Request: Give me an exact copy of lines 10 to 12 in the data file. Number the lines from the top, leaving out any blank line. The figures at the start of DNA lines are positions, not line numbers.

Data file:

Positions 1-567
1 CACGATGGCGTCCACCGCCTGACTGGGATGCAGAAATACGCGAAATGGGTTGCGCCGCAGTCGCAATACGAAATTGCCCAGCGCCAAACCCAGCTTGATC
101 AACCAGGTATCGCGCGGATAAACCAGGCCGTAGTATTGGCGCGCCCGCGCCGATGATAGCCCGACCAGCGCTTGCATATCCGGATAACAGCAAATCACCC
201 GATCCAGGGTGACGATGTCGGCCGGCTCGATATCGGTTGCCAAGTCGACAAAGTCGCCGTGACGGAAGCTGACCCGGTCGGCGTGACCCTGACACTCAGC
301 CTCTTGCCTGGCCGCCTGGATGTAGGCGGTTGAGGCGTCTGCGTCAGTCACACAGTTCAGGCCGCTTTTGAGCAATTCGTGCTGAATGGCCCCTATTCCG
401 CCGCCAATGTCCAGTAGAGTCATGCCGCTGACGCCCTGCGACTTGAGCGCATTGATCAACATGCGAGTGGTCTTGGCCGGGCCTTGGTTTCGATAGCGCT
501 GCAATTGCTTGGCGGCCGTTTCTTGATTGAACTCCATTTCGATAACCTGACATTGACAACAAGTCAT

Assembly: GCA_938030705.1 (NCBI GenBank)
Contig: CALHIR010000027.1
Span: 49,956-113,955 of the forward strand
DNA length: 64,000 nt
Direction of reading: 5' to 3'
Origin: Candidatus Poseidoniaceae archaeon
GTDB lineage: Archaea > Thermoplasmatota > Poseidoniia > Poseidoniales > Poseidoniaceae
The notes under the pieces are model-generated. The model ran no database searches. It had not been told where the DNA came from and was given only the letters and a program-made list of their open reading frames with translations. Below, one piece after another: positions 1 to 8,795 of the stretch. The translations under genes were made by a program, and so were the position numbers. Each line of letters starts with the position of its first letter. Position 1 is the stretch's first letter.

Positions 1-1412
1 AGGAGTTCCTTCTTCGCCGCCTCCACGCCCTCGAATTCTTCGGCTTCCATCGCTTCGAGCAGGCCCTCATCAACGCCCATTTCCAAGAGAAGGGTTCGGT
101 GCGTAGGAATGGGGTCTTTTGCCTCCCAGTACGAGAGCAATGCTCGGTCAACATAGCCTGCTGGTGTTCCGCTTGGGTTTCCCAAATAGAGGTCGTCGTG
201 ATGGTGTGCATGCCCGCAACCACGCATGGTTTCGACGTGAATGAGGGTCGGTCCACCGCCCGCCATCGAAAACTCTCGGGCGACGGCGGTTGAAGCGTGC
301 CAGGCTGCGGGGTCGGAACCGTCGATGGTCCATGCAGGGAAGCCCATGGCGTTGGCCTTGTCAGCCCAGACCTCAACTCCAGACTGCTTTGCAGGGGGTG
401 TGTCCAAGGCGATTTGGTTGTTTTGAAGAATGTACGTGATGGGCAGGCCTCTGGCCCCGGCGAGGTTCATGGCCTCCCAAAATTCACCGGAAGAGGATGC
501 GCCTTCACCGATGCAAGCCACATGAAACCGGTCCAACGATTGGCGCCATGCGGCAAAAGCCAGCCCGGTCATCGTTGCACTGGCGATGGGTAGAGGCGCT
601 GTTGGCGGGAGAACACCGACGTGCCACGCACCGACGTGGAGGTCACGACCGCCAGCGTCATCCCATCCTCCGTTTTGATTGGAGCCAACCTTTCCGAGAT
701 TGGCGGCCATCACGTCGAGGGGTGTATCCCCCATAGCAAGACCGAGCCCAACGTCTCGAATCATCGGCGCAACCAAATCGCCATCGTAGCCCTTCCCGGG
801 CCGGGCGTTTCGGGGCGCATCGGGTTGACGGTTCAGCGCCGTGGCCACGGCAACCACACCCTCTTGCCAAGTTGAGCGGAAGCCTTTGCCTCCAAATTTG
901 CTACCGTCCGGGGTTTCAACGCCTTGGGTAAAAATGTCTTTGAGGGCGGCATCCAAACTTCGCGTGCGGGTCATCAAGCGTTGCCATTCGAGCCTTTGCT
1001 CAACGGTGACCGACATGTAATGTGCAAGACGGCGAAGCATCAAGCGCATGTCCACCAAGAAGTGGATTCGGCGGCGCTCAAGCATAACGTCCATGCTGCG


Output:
Span: 49,956-113,955 of the forward strand
DNA length: 64,000 nt
Direction of reading: 5' to 3'